This morning finds me wishing to take a day completely off; to listen to the birds squawking, the chimes ringing lightly in the breeze, and to the sound of the breath going in and out of my body. The rain is gently falling, so what better thing to do on a wet and cloudy Sunday in Oregon?
The year so far has brought challenges with it in regards to loved ones; one receiving treatment for advanced stage cancer; others dealing with the aftermath of a severe car accident; my Jewel continuing to age as gracefully as a 15 year old Siberian Husky can. My involvement as a friend and support person is a piece of cake compared to the frightening, intense and extremely painful (on all levels) trials they have to go through. But today, I do find myself ... well, let’s call it “weary.”
Yesterday I had a visit with my dear friend who, along with another friend, was in a terrible car accident at the beginning of February. His body is broken and battered. It is now, that all the surgeries are behind him, the infections gone, the trach out, that he begins his “recovery.” I have been visiting him throughout the past month and a half; yesterday’s visit was the hardest because now he is very aware of his situation. He knows he cannot walk. He knows his waste goes directly from his intestines to a bag. He knows his brain isn’t working properly. And he knows this situation is full of pain (not only physical, but emotional, mental and spiritual). He knows there is a very long road ahead, and from where he is right now, the path looks impassable. He does not know if he ever will walk again. He does not know if he’ll ever be able to take care of himself again. He does not know if the pain will ever go away. He does not know anything about what is going to happen next. Of course, we never do.
Before this began, he was starting a new job and finishing his degree. Did he have any idea what would happen next? When this happened, we didn’t know if he was going to live or die. One day, it looked like that was it; the next, things were looking okay; the next, whisked back to emergency; the next he’s on the upside again. Did we have any idea what would happen next? Not for instant. And now ... we say to him “you’ll heal”, “the pain will lessen”, “your mind will clear up”, “you’ll be able to weight bear again”, “the bag will come out in time” ... but we don’t really know what will happen next, do we?
I understand that this is precisely the place that Faith resides. It is only through faith that the human being has the courage and fortitude to pass through these times. Faith in what, we ask? The scriptures, our teachers, and the masters tell us (translated here into my own words): we must have faith in the universal force that creates all life; faith in that abiding love within which gives rise to a peaceful feeling when we are able to maintain our focus and attention on it. Faith that no matter what happens, everything has a purpose in this life which is ultimately for the highest and best good of all. It’s all part of an evolutionary process of the energy of love becoming conscious.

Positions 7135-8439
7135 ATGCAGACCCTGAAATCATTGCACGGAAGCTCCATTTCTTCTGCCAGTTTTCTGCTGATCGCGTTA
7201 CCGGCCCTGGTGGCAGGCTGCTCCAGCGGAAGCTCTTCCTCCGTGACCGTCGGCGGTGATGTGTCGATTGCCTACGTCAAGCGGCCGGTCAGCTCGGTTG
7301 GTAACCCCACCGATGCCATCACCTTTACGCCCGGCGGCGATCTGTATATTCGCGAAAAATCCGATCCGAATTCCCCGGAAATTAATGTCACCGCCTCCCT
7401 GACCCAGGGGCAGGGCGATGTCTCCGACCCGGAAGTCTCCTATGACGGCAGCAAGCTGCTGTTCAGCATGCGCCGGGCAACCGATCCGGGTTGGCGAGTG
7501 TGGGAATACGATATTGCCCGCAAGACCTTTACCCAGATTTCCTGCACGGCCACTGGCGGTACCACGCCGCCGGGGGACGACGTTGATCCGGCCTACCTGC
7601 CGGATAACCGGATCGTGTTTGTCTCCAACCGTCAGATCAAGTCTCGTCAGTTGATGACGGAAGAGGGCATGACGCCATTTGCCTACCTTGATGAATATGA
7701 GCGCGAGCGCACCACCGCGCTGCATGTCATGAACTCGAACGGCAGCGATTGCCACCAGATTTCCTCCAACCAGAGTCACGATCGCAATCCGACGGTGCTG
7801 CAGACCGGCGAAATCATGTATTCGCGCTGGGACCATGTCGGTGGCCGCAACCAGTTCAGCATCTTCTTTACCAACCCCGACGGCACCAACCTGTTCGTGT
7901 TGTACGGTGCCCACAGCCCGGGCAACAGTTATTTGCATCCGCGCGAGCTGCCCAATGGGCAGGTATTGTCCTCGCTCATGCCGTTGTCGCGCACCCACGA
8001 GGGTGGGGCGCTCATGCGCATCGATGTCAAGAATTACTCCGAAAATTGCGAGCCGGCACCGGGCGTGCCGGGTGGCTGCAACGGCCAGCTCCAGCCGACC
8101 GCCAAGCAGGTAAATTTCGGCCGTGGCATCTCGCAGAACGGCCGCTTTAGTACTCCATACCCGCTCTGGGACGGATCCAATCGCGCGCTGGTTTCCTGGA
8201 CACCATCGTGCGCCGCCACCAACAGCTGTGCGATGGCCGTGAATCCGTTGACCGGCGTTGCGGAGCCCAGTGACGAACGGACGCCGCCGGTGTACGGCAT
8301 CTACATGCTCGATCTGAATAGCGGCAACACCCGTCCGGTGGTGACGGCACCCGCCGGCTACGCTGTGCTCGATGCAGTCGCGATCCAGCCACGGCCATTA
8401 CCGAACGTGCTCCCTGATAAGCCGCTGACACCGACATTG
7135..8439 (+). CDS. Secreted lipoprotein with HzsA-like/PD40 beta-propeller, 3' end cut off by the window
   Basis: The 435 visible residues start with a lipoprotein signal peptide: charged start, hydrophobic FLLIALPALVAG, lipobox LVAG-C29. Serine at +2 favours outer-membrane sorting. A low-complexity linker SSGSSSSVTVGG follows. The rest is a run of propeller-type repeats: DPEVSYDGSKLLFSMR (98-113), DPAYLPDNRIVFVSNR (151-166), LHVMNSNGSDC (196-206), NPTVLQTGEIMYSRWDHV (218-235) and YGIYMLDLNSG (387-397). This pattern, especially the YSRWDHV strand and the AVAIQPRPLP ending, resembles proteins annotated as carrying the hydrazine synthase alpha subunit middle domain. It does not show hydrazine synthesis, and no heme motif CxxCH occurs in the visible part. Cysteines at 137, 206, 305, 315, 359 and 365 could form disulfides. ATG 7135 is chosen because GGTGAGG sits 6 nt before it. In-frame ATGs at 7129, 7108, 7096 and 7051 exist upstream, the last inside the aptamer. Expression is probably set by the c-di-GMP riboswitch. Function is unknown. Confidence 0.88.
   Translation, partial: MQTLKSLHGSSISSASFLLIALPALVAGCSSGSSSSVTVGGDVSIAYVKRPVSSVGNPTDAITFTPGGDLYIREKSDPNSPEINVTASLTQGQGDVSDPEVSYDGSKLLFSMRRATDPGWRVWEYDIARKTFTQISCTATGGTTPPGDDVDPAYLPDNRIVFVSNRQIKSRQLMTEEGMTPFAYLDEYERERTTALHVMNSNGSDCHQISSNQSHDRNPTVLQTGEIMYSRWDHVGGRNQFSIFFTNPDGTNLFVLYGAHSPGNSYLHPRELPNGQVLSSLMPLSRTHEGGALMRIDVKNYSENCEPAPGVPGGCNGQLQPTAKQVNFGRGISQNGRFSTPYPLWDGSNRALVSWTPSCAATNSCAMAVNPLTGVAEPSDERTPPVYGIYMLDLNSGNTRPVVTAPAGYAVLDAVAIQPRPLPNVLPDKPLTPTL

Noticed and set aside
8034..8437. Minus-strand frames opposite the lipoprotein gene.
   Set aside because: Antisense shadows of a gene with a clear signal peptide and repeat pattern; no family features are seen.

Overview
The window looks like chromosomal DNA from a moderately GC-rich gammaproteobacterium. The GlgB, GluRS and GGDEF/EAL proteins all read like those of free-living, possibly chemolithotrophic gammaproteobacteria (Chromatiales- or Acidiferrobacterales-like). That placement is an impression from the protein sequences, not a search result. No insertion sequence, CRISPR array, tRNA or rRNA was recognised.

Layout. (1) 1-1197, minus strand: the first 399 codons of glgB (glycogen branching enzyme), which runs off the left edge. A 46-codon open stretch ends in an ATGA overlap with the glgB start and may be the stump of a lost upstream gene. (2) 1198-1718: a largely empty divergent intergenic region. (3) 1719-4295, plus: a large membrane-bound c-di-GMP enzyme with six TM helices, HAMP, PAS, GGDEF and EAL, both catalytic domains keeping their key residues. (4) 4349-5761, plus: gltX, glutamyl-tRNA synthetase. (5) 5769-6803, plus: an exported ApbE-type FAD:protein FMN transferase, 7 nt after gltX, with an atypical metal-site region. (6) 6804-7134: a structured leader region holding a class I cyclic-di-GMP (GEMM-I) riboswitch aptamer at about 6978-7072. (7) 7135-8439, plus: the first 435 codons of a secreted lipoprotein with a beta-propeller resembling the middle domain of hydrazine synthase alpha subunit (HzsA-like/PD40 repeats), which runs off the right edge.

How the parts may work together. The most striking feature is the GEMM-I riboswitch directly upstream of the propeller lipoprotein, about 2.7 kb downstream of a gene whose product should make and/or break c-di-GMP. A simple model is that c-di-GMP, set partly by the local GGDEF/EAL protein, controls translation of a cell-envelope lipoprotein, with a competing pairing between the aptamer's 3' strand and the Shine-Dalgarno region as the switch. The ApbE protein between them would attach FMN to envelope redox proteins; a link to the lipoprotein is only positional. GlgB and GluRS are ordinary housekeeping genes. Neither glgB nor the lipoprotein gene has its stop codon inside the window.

I remember when I was in the midst of the most traumatic event of my life dealing with my mother’s death process. A friend, a very spiritual person, said to me “you will be okay again.” I wanted to throw something at her. I would never be “okay” again. The pain of that experience, the intense suffering my beloved mother, and as a result the whole family, had to endure was beyond anything I had ever imagined, let alone experienced. It opened my eyes not only to an individual’s suffering, but to the suffering of thousands and thousands of people going through the same experience. It was on all levels: physical, emotional, mental, and (especially for me) spiritual. NOTHING was EVER going to be OKAY again; and how dare anyone say that to me?
Three years later, while I wouldn’t say I’m “okay”, I know and appreciate that my life, my heart and my soul have been forever changed by that experience. The pollyanna attitudes I had about life are gone. My naivete about how happy and playful an experience life is, is gone. My appreciation of the “joy of life” is completely altered. For me now, joy is found in peace. I can only really experience joy if I feel at peace. My spiritual work for the past few years has been a search for inner peace; for the ability to have strong enough faith that whatever is happening is ultimately for the highest and best of every being, and even for the highest and best good of the universal life force itself.
The trials and tribulations of my loved ones are my training ground. To be able to maintain inner peace during times of greatest suffering is the mark of a master. The only way to become a master is practice, practice, and more practice. Life will always provide the opportunities to practice. In my friend’s hospital room, I have to practice. I have to find that peace within me in order to help him find that within himself especially at this time when all he can see is the darkness of the tunnel. I do not yet find this easy; hence a day of feeling weary. Today I will recharge and remind myself that all I can do is hold his hand, and walk through the tunnel with him, so that together we will see what happens next.
~ Blessings for your day! Linda